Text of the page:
However, the one prevailing thought that I had after seeing ‘Argo’ was ‘Wow, that Ben Affleck guy sure can make a good movie.’ After seeing ‘Gone Baby Gone’, ‘The Town’, and ‘Argo’, it is pretty obvious to me that the guy has an immense amount of talent, and I’m so happy that he has finally found his place behind the camera, where I think he is best suited. For a while, the joke of the day was always how Matt Damon was probably the real mastermind behind ‘Good Will Hunting’, and Affleck really just put his name on the thing, alluding that Damon was obviously the better actor. But, in the end, Damon might be the better actor, but Affleck is the better movie maker. Now that we’ve seen his expert understanding of character, story, theme, and entertainment, are we so sure that Damon wasn’t the one mooching all along?

What I really love about ‘Argo’ is that it showed us something that we did right; how we were able to save lives without violence, and how we were able to use our creativity to solve the problems that the world throws our way. I love how no matter what you believe about today’s America, we can agree that what was accomplished by Tony Mendez in Tehran was nothing short of miraculous, and it’s something that should make us proud to be Americans… and Canadians.

My Note: ‘Argo’ is simply a Hollywood gem; an instant classic!

My Grade: A+

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Stuck In The ‘Looper’ With You

In 1985, Robert Zemeckis became the “talk of the town” when he, along with Universal Studios, released a mainstream summer flick that was simply titled ‘Back to the Future.’ It had teen heart-throb Michael J. Fox, a catchy song by Huey Lewis and The News, and special-effects that were totally ahead of its time. What people expected to be a fun, “popcorn” movie, ended up becoming a fully fledged pop-culture phenomena. And sure, I am a little biased; ‘Back to the Future’ is one of my favorite movies of all time (check out our ‘Top 10 Lists’ link at the top of your page), but I really do think that when it comes to science fiction, humor, excitement, entertainment, and making the perfect ‘time-travel’ movie, ‘Back to the Future’ nails it.

I only write the above paragraph of geeky fan-boy praise to bring this up; in my mind, ever since the ‘Back to the Future’ franchise was wrapped up, the ‘time travel’ movie has really been done to death, often producing less than stellar results. I always hope that I’ll walk out with the same magic that Zemeckis gave me, but I usually end up burying my head in my hands, asking ‘Hello? McFly?’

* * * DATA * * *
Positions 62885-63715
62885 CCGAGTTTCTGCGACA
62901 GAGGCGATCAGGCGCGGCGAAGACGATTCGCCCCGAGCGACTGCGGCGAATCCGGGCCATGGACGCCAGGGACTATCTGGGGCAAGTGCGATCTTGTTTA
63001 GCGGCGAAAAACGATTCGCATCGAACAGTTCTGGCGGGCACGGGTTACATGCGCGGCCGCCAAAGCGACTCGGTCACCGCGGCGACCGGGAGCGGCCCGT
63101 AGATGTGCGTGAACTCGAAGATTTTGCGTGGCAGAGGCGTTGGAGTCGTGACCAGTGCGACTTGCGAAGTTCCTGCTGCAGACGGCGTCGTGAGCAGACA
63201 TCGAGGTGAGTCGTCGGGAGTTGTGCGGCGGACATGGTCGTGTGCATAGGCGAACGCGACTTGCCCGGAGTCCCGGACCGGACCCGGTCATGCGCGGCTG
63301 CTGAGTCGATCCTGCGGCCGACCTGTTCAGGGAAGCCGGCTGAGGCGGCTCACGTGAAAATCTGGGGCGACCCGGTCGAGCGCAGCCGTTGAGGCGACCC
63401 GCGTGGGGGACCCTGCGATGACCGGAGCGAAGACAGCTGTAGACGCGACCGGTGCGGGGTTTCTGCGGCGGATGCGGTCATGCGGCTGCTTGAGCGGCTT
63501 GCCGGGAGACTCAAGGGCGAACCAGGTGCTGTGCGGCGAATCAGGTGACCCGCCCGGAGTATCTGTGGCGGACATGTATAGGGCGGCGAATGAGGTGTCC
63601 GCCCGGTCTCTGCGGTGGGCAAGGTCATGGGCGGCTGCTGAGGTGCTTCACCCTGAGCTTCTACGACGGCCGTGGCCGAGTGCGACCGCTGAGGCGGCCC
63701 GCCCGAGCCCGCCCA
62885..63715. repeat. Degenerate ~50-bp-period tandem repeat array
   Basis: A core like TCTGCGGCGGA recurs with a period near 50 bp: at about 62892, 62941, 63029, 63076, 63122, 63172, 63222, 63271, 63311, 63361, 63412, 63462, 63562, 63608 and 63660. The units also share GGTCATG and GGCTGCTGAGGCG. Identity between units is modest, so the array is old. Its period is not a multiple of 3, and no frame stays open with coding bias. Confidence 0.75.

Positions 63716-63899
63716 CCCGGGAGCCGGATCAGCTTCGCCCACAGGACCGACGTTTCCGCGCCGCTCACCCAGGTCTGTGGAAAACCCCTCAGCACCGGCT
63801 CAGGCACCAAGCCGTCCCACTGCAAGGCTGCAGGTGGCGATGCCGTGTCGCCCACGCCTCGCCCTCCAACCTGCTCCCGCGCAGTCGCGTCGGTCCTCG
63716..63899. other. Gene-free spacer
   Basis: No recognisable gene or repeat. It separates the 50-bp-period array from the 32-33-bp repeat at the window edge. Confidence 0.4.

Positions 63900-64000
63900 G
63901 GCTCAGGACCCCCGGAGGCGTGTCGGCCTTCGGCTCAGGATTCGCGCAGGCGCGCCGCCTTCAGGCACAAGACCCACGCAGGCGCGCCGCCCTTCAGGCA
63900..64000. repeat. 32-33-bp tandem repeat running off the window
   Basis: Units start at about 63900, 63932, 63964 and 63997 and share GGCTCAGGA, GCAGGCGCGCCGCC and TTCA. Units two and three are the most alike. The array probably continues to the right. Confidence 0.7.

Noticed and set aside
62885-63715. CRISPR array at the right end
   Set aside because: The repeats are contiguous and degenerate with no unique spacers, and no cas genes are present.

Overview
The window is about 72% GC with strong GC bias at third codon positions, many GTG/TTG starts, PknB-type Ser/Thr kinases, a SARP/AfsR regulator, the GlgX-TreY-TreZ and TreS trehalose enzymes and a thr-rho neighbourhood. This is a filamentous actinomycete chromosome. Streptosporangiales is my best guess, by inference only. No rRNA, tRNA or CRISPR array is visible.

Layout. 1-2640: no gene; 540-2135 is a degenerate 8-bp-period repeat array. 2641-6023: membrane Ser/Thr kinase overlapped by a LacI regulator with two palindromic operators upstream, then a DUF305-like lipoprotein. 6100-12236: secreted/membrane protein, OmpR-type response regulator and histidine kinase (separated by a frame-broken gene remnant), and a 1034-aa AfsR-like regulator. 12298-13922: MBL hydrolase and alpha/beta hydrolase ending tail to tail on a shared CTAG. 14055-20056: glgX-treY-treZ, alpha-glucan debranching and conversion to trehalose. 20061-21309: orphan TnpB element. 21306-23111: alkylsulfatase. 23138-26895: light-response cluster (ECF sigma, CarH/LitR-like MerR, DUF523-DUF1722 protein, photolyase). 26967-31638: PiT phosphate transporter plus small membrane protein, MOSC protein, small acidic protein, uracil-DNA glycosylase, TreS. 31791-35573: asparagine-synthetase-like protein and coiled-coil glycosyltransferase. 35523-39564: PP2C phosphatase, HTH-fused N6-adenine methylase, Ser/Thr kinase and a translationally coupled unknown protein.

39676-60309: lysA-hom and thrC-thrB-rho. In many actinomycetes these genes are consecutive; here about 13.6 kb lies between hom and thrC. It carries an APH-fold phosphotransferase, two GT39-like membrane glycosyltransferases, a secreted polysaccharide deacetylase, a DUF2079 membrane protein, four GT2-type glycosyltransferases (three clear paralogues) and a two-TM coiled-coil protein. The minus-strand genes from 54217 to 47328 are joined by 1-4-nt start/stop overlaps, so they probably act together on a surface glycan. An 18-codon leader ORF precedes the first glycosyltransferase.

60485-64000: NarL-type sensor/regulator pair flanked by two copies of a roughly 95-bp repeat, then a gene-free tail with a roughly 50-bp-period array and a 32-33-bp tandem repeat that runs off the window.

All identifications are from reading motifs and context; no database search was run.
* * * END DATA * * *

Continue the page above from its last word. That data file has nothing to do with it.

Every once in awhile, you’ll get a ‘Groundhog Day’ or ’12 Monkeys’, which give you hope that a good time jumper movie is still possible; but for every good one, there is about 10 bad ones out there; ‘The Time Traveler’s Wife’, ‘Terminator’ 3 and 4, ‘The Time Machine (2002)’, ‘The Butterfly Effect’, ‘Clockstoppers’ (I must abandon my nostalgia and be objective on this one), ‘Bill and Ted’s Excellent Adventure’ (don’t try to prove to me that this is a good movie. It’s garbage. Watch it again, I promise it doesn’t hold up over time), and I could go on… for a while. I get it, I understand that there is the difference between a time travel movie that is serious and one that is a comedy, but goodness, why does your time travel movie have to be eulogy or completely idiotic? ‘Donnie Darko’ makes you want to jump off your own roof, and ‘Hot Tub Time Machine’ makes you want to flee from the theater.

It’s the list of sub-par movies above that make you want to look up to the heavens and thank somebody when a movie like ‘Looper’ comes around. Not only is it a great work of sci-fi, taking a totally different angle on an overdone concept, but ‘Looper’ is also one of the most wildly entertaining, thought provoking, unique, and thrilling movies you can spend your money on. And when I say thrilling, I mean the ‘adrenaline shot to your aortic valve’ kind of thrilling.